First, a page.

weapons and and over-the-
sensors. The Platfonn Total Nlunher horizon targeting
force strength in Diesel Attack Submarines 53 (OTH-T) systems.
2009 consists of Nuclear Attack Submarines 6 Four Sovremen-
~
approximately Nuclear Ballistic Missile Submarines 3 nyy I1IIDDGs
~ 26 destroyers, 48
Destroyers 26
carry the SS-
frigates, more than N-22 Sunburn
J9t 80 missile-armed
Frigates
Amphibious Ships
48
58
(~130nm), while
.E!- patrol craft, 58 the Luyang II
m amphibious ships, Coastal Patrol (Missile) 80+ DDG is fitted
~~ 40 mine warfare with the newly de-
ships, 50 m~or auxiliaries, and over 250 minor veloped YJ-62 (-120nm) and most other combat-
Z;JJ auxiliaries and service / support craft. ants carry the YJ -8A ASCM (~65nm). The use

ft~ In recent years, the most notable upgrade to the


of shipboard helicopters, the Mineral-ME radar,
and datalinks give the PLA(N) an improving
PLA(N) surface force has been its shipboard capability to carry out OTH-T operations.
area-air-defense (AAD) capability. Only a decade
ago, the longest-range shipborne surface-to-air Although the PLA(N) surface fleet has only a
missile (SAM) was the Crotale-based HHQ-7 moderate AS W capability, it has improved in re-
(~7nm). Currently the PLA(N) operates new ships cent years with the addition of modern towed-ar-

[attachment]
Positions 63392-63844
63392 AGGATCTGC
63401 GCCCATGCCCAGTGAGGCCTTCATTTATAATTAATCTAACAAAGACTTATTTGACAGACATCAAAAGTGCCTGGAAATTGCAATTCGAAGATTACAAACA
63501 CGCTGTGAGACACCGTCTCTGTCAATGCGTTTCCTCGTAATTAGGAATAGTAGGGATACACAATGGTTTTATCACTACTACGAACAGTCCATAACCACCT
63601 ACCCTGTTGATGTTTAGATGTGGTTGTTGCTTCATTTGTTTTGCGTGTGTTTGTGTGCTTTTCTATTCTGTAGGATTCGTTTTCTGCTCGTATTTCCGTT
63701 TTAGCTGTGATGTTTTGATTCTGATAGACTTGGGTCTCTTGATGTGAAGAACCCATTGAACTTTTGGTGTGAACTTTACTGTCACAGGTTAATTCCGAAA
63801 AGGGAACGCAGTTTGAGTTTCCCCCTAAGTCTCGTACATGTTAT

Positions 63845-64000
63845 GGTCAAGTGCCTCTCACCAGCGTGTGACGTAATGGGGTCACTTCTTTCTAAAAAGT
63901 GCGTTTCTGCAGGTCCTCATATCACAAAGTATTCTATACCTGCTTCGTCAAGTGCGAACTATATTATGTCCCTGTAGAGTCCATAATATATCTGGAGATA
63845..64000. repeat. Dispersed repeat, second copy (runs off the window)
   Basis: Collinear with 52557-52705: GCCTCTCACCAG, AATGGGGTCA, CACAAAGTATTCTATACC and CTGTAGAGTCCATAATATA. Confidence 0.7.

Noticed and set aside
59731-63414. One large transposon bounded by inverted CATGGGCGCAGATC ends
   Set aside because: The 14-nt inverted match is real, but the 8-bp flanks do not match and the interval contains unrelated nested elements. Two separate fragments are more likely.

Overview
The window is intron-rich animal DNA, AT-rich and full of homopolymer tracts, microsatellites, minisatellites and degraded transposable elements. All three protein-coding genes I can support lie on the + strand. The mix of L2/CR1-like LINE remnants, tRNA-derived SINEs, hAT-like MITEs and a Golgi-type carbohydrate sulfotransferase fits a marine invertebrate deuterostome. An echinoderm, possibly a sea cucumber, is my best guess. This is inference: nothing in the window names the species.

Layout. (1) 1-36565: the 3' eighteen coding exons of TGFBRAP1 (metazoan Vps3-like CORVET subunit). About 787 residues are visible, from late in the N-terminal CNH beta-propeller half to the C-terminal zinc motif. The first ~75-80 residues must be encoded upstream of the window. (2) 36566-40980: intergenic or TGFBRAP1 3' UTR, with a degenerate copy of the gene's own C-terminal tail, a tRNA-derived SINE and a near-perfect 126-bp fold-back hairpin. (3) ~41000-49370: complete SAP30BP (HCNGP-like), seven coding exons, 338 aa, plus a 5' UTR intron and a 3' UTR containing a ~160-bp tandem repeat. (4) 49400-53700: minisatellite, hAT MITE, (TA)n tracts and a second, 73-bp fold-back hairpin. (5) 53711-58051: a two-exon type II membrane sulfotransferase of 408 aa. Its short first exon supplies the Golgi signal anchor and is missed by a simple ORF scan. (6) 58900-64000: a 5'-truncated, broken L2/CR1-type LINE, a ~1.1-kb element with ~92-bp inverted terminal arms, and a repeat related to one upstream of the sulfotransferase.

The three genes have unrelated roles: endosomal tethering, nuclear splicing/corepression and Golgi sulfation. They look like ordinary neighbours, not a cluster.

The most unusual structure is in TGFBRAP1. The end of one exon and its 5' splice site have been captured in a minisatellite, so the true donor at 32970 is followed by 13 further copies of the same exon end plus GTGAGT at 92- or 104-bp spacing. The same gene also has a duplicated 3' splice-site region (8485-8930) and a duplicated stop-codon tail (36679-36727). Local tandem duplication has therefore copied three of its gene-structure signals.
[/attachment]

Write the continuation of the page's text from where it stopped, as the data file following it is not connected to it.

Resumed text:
with four different SAMs with varying degrees ray sonar and embarked helicopters. The smaller
of AAD capability. These include the Sovremen- "submarine chaser" patrol craft that China
nyy IIII and Luyang I class destroyers (DDGs) operated in large numbers during the 1970s and
with the Russian SA-N -7 (~12-20nm), the 1980s are no-longer emphasized, and most have
Luzhou DDG with the Russian SA-N -20/RIF-M been phased out in favor of more capable frig-
(~80nm), the Luyang II DDG with Chinese ates, helicopters and maritime patrol aircraft.
HHQ-9 (~55nm), and the]iangkai II class frigate
(FFG) with the new vertically-launched HHQ- At the same time the PLA(N) has built up its
16 (~20-40nm). These SAM systems are linked long-range capability, it has also reinforced its
on their respective platforms with advanced coastal defense and near-littoral strengths with
air-surveillance systems, including the Russian the introduction of the highly-capable Houbei
Tombstone and Top Plate and Chinese Dragon class guided-missile patrol craft (PTG) in 2004.
Eye phased-array radar. The Houbei utilizes a wave-piercing catamaran

18
Kuznetsov CV Hull 2 undergoing
renovation at Dalian

"--
I:-t
fi.'"iJ
Jft
...EL